Campsite Eclipse Booking Time Is Running Out
We’re just about six months from the big solar eclipse that will cross over Oregon, and campsites within the event’s path are booking up fast, the Oregonian reported.
Of the campsites that can be reserved online, most in the ideal viewing area in Oregon – east of the Cascade Range – are already filled. Some sites remain as of this writing, but they won’t likely last for long.
The U.S. Forest Service has a six-month window on reserving campgrounds, but it also allows stays of up to 14 days. A loophole in the system allows guests to book ahead of the reservation window if their arrival date is within the six-month time frame.
That means people have been able to reserve sites for the eclipse over the last week, dwindling the supply for those unable to camp out for several days in advance.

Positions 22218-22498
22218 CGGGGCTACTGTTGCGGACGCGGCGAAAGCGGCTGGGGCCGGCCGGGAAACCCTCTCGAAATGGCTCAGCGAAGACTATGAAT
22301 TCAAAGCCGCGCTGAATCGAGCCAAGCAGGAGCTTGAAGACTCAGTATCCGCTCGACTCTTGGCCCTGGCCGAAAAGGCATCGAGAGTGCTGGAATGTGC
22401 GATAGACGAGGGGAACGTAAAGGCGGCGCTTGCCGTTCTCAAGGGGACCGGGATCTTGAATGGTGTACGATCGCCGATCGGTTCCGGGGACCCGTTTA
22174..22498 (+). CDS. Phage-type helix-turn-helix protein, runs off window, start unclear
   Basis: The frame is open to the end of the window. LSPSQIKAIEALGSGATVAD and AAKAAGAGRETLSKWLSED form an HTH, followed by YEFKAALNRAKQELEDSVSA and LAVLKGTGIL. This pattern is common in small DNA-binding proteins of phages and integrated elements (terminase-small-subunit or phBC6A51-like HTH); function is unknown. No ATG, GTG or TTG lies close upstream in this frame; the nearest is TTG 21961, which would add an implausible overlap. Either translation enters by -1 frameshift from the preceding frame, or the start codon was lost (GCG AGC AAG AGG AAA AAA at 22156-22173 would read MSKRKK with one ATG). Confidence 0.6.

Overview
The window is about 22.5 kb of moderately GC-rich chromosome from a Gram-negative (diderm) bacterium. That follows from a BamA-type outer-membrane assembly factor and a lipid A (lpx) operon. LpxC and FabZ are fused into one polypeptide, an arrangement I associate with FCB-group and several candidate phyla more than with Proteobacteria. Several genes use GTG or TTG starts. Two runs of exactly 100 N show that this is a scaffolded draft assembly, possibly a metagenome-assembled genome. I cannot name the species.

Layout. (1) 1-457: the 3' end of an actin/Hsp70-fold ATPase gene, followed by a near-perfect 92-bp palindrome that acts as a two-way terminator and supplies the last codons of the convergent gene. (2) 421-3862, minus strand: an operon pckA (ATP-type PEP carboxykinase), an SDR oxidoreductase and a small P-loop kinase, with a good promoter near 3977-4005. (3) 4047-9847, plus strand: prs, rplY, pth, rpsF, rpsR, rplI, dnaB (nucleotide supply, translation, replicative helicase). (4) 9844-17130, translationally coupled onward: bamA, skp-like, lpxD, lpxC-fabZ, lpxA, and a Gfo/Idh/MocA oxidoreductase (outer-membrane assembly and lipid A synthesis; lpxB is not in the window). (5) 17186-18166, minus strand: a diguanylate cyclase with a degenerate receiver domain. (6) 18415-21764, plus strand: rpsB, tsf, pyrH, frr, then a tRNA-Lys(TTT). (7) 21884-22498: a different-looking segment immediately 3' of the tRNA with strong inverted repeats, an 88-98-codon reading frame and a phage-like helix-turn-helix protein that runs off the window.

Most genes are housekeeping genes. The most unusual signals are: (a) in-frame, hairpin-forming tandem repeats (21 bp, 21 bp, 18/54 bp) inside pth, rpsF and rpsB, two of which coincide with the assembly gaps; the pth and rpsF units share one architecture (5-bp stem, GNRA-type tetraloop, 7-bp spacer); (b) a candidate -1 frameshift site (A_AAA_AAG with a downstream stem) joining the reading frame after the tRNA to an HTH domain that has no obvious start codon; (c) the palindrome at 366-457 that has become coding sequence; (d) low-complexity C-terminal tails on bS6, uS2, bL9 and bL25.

“For the eclipse we are expecting very large crowds, many people may be planning on staying for a longer period,” Stephen Baker, regional spokesman for the forest service, said. “We’re just encouraging people to plan ahead [and] have a backup plan.”
A quick search of campgrounds with online reservations in the Mount Hood, Willamette, Deschutes, Ochoco, Umatilla and Malheur National Forests – within the the path of the eclipse – showed only a few with available spots.
Complicating matters is the fact that a vast majority of U.S. Forest Service campgrounds in that area are first-come, first-served, causing potential for a chaotic couple of weeks come August.
Campgrounds offered by other agencies with longer reservation windows have already filled up. Oregon State Parks saw a flurry of activity when it opened campground reservations at the end of 2016. Portland General Electric’s Pelton Park campground has no more room. Hotels in the area have been booked for more than a year.
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